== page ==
Wednesday, October 6, 2010

A Mom Wins Because Her Horse Wins

First the acknowledgment – I got free tickets from BlogHer to see the movie Secretariat. I’m sure they gave out the free tickets because they hoped people would blog about the movie before it is released.

Second, the caveat – I don’t see the point of watching horses, dogs, cars, or humans run around track.  I can see the people who love doing this sort of thing enjoying the fun of racing or moving quickly.  I can see that people enjoy competing.  But I do not enjoy gambling – okay I gamble on my own talents all the time, but risking money on which horse will win a race, or who will get the best dice throw is not my idea of fun.

Still, there’s something about race horses that attracts interesting people – people who are in financial straits – people who have complex lives.  The movie SeaBiscuit was about a small overlooked horse managed by 3 troubled men.

This movie, Secretariat, is about a big well-bred horse owned by a woman whose father died leaving her his horses, and a $6 million debt in federal taxes.  This horse is trained by a man who wants to retire, and ridden by a jockey who perhaps works horses to death.  I knew in advance that Secretariat was a horse that won races.  That’s not enough of a reason to make a movie, let alone a Disney movie.

For me, the fascinating part of this movie is the way Disney handles the feminism of the mid 70's.  The highpoints of the movie are the relationship between the optimistic, persistent horse owner and her daughters.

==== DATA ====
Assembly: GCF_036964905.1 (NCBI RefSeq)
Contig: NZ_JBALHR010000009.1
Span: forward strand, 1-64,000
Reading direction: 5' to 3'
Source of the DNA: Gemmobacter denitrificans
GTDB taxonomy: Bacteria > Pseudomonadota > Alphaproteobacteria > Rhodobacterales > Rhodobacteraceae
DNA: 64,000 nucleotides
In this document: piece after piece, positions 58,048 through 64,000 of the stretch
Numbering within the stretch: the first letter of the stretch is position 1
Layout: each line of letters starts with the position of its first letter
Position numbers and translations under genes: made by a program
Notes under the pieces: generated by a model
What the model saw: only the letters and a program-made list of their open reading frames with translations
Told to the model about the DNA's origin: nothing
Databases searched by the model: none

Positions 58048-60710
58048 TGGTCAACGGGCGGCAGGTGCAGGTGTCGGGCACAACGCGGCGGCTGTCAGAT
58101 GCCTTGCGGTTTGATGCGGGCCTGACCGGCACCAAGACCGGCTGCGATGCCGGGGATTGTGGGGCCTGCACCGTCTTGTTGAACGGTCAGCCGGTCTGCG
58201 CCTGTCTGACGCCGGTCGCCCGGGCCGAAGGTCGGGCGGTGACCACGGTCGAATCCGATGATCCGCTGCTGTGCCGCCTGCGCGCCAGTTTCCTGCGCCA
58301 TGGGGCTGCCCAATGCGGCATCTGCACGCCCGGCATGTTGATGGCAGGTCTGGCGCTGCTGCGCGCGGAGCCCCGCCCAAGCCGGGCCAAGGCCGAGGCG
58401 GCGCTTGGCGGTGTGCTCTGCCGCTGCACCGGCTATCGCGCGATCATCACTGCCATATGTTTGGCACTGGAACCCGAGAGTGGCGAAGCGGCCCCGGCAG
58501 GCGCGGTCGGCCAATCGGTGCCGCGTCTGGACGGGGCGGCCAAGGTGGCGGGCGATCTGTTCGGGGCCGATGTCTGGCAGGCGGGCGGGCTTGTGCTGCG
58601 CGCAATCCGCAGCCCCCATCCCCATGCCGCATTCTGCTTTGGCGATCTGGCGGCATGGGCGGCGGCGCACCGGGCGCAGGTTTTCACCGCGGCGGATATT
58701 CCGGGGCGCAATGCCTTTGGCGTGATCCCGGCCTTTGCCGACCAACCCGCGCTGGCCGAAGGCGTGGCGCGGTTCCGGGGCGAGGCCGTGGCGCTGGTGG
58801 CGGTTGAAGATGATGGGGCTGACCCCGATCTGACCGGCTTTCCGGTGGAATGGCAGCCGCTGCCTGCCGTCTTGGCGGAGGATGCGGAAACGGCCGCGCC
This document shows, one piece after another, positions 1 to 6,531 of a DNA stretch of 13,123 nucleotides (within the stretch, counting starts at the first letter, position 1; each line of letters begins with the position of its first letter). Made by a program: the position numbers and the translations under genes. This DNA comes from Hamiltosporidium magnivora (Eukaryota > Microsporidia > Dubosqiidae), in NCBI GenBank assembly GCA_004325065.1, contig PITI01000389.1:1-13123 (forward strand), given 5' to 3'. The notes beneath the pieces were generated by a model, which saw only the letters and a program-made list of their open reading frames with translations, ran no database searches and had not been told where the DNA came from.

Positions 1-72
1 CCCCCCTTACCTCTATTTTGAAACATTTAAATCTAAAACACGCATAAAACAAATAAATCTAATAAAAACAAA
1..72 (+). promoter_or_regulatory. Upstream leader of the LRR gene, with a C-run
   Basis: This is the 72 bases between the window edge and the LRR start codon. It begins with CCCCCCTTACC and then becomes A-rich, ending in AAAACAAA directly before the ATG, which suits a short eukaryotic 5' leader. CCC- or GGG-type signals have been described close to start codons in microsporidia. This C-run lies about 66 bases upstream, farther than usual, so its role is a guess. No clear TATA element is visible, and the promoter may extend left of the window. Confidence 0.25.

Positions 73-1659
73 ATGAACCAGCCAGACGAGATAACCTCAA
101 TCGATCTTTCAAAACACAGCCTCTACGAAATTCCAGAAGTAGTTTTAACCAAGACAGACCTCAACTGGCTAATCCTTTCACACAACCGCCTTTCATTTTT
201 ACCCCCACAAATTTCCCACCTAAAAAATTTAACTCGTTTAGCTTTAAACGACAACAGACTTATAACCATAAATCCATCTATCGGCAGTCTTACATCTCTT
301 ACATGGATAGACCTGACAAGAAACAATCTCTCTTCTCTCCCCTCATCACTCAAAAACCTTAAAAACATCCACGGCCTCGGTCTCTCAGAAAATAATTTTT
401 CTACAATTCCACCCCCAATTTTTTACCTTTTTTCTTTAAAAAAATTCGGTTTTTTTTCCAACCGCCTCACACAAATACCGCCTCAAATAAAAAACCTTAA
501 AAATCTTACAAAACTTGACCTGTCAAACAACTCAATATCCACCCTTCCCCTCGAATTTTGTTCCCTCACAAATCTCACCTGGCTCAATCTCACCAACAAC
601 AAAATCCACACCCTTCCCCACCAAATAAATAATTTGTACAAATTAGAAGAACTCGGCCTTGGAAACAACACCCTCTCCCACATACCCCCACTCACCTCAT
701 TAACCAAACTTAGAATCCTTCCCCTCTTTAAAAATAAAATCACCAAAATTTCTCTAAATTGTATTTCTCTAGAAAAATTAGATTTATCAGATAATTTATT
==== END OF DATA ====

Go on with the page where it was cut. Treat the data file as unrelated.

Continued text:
And there’s a great scene in which the woman, Penny Tweedy, takes one of her sons to watch the birth of Secretariat (really known as Big Red). Penny explains that the mother horse has done this 13 times before.  The son says, “You’ve done it four times.”

No spoilers.  I just wonder how the relationship would have gone if Secretariat had lost the races.

The acting is believable. And the movie has cameos by the real Penny Tweedy.


  1. You haven't convinced me to either see this movie, or avoid it.
    Guess I'll wait til it arrives on TV.

  2. The movie is okay. I sat through it, maintaining interest. It's not memorable, even though the acting is convincing and plenty of the dialogue is clever. It's probably close to historically accurate. There's nothing about it that won't come through fine on your television. It's enjoyable.